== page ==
Auburn's Defensive Line Could Go From Punchline to Power in 2013

Barrett Sallee@BarrettSalleeSEC Football Lead WriterJune 28, 2013

Auburn DE Dee Ford
Auburn DE Dee FordKevin C. Cox/Getty Images

The spotlight will be on Auburn's offense this spring, as the Tigers look to fix what was the SEC's worst offense last season and turn it into something that is at least somewhat competitive.

While the offense—and particularly the four-man quarterback battle—will dominate headlines, a far more pressing matter for the Tigers is fixing the defense.

That starts up front.

The Tigers finished last season with the worst rush defense in the conference (197.58 YPG), giving up an average of 4.9 yards per carry in the process.

No matter how good your offense is, you can't give up a first down every two downs and be successful in any conference, much less the SEC.

But Auburn's struggles up front weren't due to lack of talent. In fact, there's plenty of talent in the trenches on the Plains.

Senior defensive end Dee Ford has been "on the brink" for the majority of his Tigers career and has been hampered by injuries. The 6'2", 238-pounder finished last season with 34 tackles and a team-high six sacks. He's quick off the edge and can make a living in the backfield, but has the discipline to be strong against the run as well.

New defensive coordinator Ellis Johnson likes to have a bigger defensive end on the other side, and Ken Carter fits the bill. The 6'4", 287-pound senior former defensive tackle was moved outside during spring practice. From most accounts, Carter handled the move well.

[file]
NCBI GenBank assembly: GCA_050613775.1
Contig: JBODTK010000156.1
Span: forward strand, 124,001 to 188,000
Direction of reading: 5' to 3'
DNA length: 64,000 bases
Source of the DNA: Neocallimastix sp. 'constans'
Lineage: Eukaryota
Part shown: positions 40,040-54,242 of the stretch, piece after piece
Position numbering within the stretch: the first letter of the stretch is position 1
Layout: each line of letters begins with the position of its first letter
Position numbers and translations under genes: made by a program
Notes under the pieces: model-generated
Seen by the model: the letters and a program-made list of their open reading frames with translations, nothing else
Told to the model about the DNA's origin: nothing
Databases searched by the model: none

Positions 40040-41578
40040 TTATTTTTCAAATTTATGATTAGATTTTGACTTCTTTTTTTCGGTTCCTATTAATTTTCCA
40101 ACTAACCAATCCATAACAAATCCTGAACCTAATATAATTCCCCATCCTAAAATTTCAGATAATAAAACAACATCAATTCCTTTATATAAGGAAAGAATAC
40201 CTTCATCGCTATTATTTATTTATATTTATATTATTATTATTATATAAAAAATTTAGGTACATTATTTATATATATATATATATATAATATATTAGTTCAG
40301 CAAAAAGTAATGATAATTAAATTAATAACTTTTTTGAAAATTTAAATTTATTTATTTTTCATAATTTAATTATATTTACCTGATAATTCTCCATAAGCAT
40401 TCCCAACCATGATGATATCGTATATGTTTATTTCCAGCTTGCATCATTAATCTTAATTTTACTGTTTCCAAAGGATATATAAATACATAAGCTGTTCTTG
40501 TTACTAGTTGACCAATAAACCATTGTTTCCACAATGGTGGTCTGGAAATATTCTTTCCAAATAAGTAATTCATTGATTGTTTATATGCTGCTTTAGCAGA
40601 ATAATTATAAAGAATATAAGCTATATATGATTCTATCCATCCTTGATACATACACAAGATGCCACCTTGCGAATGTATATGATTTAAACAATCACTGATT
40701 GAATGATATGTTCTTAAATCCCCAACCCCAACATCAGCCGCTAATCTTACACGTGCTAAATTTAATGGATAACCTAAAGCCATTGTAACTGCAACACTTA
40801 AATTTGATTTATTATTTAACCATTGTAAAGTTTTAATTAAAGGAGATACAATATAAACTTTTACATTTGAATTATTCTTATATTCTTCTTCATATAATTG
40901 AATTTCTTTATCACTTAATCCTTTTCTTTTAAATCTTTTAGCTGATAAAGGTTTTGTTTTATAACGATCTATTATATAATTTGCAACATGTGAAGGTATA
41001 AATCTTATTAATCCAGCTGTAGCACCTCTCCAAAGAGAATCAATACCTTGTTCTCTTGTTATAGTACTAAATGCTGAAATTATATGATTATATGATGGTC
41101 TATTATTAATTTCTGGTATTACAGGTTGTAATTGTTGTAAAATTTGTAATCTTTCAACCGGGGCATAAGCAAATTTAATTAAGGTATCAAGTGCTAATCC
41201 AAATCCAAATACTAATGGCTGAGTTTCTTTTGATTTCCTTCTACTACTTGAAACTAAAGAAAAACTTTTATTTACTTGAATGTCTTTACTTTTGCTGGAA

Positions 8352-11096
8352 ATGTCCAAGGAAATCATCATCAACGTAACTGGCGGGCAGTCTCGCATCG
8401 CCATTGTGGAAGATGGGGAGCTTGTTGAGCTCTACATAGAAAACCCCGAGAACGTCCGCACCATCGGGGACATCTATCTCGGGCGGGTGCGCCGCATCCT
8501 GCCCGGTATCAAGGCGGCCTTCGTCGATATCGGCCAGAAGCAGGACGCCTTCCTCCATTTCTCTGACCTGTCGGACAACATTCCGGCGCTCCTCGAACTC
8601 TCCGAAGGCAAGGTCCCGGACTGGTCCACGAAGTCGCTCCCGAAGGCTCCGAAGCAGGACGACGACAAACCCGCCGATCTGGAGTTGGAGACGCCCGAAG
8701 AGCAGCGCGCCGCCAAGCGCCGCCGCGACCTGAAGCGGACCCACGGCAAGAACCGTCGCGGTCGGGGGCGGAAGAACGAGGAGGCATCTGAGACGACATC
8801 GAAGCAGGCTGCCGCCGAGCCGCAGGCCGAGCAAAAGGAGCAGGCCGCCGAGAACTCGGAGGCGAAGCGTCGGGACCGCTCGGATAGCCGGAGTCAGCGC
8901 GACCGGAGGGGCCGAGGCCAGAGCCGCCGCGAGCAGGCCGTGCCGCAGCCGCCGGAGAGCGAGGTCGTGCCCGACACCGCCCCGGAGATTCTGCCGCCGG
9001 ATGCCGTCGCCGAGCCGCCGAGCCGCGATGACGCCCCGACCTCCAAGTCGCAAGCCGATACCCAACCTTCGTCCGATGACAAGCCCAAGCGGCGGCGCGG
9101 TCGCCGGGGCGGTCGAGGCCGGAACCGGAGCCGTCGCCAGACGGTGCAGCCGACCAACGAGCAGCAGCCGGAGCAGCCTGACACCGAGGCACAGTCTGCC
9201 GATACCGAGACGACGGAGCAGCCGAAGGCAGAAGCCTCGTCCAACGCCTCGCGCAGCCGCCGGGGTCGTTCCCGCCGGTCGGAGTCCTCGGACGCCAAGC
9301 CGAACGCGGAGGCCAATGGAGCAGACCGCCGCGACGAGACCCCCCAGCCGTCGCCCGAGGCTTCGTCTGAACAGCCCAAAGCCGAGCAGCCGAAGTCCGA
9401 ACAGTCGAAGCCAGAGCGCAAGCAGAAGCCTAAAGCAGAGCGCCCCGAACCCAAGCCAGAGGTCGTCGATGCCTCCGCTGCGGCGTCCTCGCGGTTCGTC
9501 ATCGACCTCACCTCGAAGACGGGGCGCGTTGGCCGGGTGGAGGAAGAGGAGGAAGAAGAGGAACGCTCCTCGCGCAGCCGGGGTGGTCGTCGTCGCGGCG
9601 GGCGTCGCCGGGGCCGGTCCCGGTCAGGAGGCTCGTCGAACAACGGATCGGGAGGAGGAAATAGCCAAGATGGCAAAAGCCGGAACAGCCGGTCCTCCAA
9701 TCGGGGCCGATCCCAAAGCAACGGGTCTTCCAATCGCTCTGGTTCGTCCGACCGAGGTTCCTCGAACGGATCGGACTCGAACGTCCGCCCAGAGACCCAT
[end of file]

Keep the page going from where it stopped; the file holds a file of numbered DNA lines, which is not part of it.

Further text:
"I don’t know that he’s a natural end, but he’s played extremely well for his first time moving out there," Johnson told this spring. 

Throw in tackles Gabe Wright, Jeffrey Whitaker, Angelo Blackson and junior college transfer Ben Bradley inside, and the Tigers have the ingredients for a solid defensive line.

But as Auburn found out last season, potential doesn't translate to success. 

A new coaching staff signals a fresh start, and that can be incredibly beneficial to the Tigers defensive line. The incumbents will be fighting for their jobs this summer and doing so against a talented group of true freshmen signed in the class of 2013.

Defensive end Carl Lawson was one of the centerpieces of head coach Gus Malzahn's first class as head coach. The composite 5-star prospect from Alpharetta, Ga., is a chiseled 6'3", 245 pounds and will find the playing field either as a starter or as a major part of Johnson's defensive line rotation.

Joining Lawson outside will be 6'4", 250-pound defensive end Elijah Daniel. The 4-star prospect flipped to Auburn on national signing day from Ole Miss and has the size to fit in on the side opposite Lawson on the defensive front. He's solid against the run and is quick off the edge, which makes him valuable in Year 1.

In the middle, 5-star defensive tackle Montravius Adams will push for playing time as well. The 6'4", 310-pound Vienna, Ga., native looks the part of a veteran rather than a true freshman. 

Part of the reason why Auburn was so successful in 2010 was the play of Nick Fairley, and Adams looks like a Fairley clone.

Is that kind of production expected in his first season? Of course not. But if he looks like Fairley a few times per game, it might be all Auburn needs to keep the interior defensive line fresh for a full 60 minutes.

At best, Auburn will have a deep rotation along the defensive line. At worst, it has options.

Either way, it's big news for the Tigers.